For what must be the first legitimate ‘Poliziotteschi’ DVD here in the UK Shameless has put together a great little package that is hopefully the first of many. With such a wealth of back catalogue titles in this genre to go at there’s certainly no shortage of films to choose from, it will certainly be very interesting to see where we go from here…  (Jonny Redman)

Grindhouse Trailer Classics volume 3

Grindhouse Trailer Classics volume 3 

Kim Newman introduces Nucleus Films’ third GRINDHOUSE TRAILER CLASSICS volume, which still manages to surprise viewers with quite a few rarities among the fifty-five trailers that make up this roughly one-hundred minute collection.

A cool trailer for Luigi Scattini’s SWEDEN: HEAVEN AND HELL (“the sex capitol of the world”) is the only thing in the collection remotely mondo, but it ends up falling comfortably in with the “sexual exposé” sub-genre of trailers for SWEDISH FLY GIRLS, SWEDISH WIFE EXCHANGE CLUB, the American THE FEMALE RESPONSE (“one moment that makes all women sisters under the skin”), the British THE SWAPPERS (“the new version of the good neighbor policy”), and THE HARRAD EXPERIMENT (which, shockingly, features no nudity and is long on dialogue scenes).  The narration for the trailer of Stephanie Rothman’s film THE WORKING GIRLS also gives the impression of an expose (and is misleadingly suggestive of the type of work they do), which can also be said of THE CLASS OF ’74 (“they’d rather teach than learn”).

Giallo trailers are pretty scarce here, offering up a nice AIP trailer for Lucio Fulci’s A LIZARD IN A WOMAN’S SKIN with wavy opticals and a colorful rendition of the film’s alternate US release title SCHIZOID – which also sports the hyperbole “torn apart by terror-madness” as well as the warning for viewers with schizophrenic tendencies – National General’s R-rated release of Armando Crispino’s THE DEAD ARE ALIVE (“there’s no place to hide when the dead are alive!”), a rare and entertaining one for Umberto Lenzi’s PARANOIA (ORGASMO) with Carroll Baker and Lou Castel, and an atmospheric one Phase One trailer for THE NIGHT EVELYN CAME OUT OF THE GRAVE that sells it as a ghost story.  Antonio Margheriti’s CANNIBAL APOCALYPSE pops up as INVASION OF THE FLESH HUNTERS, Almi Cinema’s recut R-rated version (following their original X release as CANNIBALS IN THE STREETS), which thoroughly fails to highlight Giannetto de Rossi’s gut-blasting of Giovanni Lombardo Radice spoiled in the Italian and export trailers (and also the sole bit of footage used in the to-the-point Japanese promo).  The AIP trailer for Ivan Reitman’s CANNIBAL GIRLS is also here to help represent the cannibal genre.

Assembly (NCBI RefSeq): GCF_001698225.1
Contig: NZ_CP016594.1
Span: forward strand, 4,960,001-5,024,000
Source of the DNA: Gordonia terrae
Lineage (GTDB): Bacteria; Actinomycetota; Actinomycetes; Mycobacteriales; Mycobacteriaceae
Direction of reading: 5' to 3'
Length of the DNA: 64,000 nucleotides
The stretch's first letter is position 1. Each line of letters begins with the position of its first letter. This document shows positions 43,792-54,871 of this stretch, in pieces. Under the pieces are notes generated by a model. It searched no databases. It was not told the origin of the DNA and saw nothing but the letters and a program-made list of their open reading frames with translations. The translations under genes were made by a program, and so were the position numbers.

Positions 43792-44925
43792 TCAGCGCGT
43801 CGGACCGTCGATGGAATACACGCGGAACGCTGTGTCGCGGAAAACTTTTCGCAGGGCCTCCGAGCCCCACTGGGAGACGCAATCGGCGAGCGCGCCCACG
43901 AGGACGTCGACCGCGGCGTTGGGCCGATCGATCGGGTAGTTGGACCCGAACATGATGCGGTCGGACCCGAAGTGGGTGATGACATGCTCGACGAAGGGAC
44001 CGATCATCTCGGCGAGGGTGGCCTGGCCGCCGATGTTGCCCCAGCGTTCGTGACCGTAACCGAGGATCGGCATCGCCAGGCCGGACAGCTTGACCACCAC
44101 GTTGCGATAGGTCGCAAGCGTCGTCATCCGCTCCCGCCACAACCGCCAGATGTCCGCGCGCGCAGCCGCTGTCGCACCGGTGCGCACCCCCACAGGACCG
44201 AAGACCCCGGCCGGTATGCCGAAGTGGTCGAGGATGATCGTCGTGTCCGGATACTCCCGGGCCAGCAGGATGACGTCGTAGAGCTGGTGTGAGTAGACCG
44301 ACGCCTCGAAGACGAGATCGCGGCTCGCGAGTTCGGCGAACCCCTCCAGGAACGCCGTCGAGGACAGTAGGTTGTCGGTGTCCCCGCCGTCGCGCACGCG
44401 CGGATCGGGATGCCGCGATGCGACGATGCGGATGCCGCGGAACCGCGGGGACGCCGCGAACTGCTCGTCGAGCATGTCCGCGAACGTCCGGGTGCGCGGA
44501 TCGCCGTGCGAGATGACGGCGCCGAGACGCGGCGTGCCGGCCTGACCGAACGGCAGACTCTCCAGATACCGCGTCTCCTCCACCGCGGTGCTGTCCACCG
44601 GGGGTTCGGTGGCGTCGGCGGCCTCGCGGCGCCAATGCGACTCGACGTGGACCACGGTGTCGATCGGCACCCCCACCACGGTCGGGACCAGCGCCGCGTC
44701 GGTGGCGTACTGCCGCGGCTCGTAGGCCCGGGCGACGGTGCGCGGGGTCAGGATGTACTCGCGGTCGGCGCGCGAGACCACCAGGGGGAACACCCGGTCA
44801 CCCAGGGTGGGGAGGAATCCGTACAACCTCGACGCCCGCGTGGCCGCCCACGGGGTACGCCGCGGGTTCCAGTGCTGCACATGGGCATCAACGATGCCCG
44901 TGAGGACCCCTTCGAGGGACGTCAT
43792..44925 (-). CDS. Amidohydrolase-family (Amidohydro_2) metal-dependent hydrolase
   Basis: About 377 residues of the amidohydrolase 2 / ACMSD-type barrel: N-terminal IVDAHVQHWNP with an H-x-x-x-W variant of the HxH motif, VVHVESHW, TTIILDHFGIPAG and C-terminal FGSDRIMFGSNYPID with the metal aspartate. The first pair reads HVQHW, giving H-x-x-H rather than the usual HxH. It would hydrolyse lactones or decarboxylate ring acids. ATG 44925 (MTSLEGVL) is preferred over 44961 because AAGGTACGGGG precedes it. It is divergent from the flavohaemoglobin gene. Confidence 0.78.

Blaxploitation is scantly represented here with THE SPOOK WHO SAT BY THE DOOR – about the CIA’s first black agent – the Civil War-era SOUL SOLDIERS, and the Columbia Pictures pick-up BLACK GUNN.  SLASH: BLADE OF DEATH (“the mighty weapon that put the force of an army in the hands of a girl”) and the MGM pick-up DEADLY CHINA DOLL (“She’s on a manhunt, and she’s a man-eater!”) represent the martial arts along with the later Cannon release REVENGE OF THE NINJA, but they also fall into the tough gals territory along with the “super-bad, super-bodied” SUPER CHICK and POLICE WOMEN (“Tough enough for any man!”).  BLACK MAMA, WHITE MAMA occupies the “tough chick” and WIP categories, as does Stephanie Rothman’s TERMINAL ISLAND to an extent.  The latter also fits into the rape/revenge category, although less so than ACT OF VENGENACE, a slick R-rated AIP entry directed by Robert Keljchan, who had previously essayed the COUNT YORGA films and SCREAM BLACULA SCREAM.

Rape-revenge elements also figure into Peter Collinson’s OPEN SEASON, in which Peter Fonda, John Phillip Law, and Richard Lynch hunt Alberto de Mendoza and Cornelia Sharpe for sport out in the wilderness (although the film also has some rape revenge elements as well).  In MOONSHINE COUNTY EXPRESS Susan Howard, Claudia Jennings, and Maureen “Marsha” McCormick inherit a cache of moonshine and battle their father’s killers; however, the presence of John Saxon’s as a hot rodder running ‘shine for the gals ties the film into to the “good ol’ boy” films included here like MACON COUNTY LINE and its follow-up BLACK OAK CONSPIRACY, A SMALL TOWN IN TEXAS, as well as the NORTHVILLE CEMETERY MASSACRE (which also fits into the biker genre) which pits a gang of bikers against a corrupt cop.